Consistent with “actual geopolitical context,” Brands delineates grand strategy as “[a] purposeful and coherent set of ideas about what a nation seeks to accomplish in the world, and how it should go about doing so.”58 In a new geostrategic environment of the sort described by Milevski, “[s]trategy is not merely the art of preparing for the armed conflicts in which a nation may become involved…. It is the rational determination of a nation’s vital interests…its fundamental…priorities” that guide “the narrower strategy of war planning and warfighting.”59

In an era of increasingly complex geostrategic conditions, the interplay between a grand strategy and a series of aligned and complementary functional and regional strategies would seem to provide a more agile and resilient approach to “what a nation seeks to accomplish in [this] world, and how it should go about doing so.”60 Such an approach acknowledges the complexities of this age, the unique and complementary nature of each instrument of statecraft, and the geographic, social, cultural, and historical distinctiveness of various regions.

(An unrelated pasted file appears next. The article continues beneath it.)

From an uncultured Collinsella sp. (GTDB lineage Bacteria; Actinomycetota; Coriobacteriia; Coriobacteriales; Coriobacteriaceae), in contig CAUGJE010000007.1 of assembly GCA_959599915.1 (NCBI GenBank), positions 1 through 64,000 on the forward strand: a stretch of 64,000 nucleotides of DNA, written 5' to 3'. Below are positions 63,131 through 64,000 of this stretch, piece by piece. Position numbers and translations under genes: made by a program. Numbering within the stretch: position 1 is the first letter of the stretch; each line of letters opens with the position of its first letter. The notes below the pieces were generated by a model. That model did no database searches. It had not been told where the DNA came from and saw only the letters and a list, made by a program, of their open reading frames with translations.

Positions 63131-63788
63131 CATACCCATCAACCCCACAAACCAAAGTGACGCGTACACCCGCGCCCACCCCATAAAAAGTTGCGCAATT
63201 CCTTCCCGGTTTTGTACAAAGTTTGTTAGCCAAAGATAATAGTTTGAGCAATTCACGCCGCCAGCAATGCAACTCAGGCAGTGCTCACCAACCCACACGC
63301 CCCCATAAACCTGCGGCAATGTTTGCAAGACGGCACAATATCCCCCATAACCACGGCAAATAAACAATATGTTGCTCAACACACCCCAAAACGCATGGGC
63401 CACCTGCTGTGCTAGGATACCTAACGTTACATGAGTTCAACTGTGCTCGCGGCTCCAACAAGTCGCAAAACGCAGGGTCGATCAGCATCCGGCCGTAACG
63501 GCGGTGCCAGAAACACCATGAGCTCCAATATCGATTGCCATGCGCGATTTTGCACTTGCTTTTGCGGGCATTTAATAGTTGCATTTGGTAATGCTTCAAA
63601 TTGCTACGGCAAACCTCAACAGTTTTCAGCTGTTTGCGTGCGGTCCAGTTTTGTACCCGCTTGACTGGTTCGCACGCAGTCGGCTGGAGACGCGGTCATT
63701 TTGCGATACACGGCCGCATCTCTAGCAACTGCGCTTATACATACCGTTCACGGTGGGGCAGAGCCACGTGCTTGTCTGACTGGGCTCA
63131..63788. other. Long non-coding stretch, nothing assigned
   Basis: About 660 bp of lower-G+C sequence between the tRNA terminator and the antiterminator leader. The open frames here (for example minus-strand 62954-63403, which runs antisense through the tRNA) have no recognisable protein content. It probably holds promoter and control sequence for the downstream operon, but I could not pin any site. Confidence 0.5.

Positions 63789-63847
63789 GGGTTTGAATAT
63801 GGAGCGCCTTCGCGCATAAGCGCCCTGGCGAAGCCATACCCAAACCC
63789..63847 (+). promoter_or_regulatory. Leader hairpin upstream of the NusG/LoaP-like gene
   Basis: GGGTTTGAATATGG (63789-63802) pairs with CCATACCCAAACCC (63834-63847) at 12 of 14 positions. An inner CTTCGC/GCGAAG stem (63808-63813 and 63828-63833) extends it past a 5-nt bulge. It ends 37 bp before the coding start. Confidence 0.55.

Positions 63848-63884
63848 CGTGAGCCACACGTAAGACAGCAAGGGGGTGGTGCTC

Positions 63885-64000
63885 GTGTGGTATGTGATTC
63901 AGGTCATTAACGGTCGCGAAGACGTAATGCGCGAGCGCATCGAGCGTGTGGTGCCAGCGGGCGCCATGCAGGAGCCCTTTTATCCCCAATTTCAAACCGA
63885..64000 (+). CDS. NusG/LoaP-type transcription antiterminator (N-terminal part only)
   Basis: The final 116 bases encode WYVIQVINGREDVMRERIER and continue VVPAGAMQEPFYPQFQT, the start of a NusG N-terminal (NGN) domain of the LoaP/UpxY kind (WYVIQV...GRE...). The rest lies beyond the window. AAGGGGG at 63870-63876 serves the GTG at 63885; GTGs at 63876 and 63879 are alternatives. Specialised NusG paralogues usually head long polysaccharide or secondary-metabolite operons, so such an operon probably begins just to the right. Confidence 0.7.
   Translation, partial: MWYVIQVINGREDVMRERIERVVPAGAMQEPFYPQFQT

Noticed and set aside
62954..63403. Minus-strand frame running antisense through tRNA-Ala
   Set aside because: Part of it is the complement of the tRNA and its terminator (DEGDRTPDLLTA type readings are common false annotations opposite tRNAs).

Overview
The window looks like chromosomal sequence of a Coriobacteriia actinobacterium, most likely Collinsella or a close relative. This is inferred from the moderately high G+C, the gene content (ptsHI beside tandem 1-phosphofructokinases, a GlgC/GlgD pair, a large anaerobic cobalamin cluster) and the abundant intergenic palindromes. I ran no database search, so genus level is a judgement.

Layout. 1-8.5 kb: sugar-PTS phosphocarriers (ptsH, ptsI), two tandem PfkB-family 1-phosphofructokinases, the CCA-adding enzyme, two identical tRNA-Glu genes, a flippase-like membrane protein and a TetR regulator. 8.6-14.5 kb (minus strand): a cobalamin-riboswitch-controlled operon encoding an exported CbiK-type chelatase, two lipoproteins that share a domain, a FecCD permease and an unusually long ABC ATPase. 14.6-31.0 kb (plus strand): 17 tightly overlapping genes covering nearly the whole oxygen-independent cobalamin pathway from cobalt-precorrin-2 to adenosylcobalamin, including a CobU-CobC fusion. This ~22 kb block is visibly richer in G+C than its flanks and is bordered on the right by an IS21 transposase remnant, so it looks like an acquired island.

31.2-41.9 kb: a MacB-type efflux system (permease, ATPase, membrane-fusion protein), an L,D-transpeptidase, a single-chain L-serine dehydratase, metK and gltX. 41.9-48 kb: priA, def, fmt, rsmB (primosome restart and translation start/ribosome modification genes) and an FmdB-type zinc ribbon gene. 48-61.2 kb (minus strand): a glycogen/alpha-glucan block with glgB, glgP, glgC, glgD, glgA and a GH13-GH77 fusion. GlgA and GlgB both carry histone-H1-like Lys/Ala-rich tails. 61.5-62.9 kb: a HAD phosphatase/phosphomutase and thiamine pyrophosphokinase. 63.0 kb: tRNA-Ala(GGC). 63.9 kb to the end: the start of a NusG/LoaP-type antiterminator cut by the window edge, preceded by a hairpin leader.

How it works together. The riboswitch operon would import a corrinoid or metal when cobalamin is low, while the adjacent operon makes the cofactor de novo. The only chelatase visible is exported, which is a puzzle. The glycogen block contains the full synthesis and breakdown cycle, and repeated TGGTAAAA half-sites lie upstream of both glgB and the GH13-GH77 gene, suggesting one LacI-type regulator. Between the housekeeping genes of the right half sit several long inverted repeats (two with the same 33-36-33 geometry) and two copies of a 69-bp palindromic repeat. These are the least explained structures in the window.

While the Cold War era was fraught with unforeseen developments,61 it ended well. That outcome reinforces grand strategy’s value in the modern age while also exposing insights into the challenges of strategy development and key considerations for framing a strategy that can endure over the coming decades.

Considerations of Strategy

This comprehensive interpretation of strategy would give U.S. policy a measure of coherence and stability it has not had, and does not now possess, but which is utterly mandatory if our republic is to meet the challenges of the future.

—General Albert C. Wedemeyer, USA, Retired

While essential to dealing with complexity, strategy is difficult business. In Explorations in Strategy, Colin S. Gray identifies six difficulties: its “complexity,” its demands on “the intellect” and “the imagination,” its “unique physical and moral burdens,” “the uniquely pervasive and uniquely debilitating nature” of friction “in that realm,” and the fact that “success in strategy calls for a quality of judgment that cannot be taught.”62 As America repostures strategically, Gray’s analysis warrants careful consideration, particularly when assessing the qualities of those charged with developing and implementing strategy.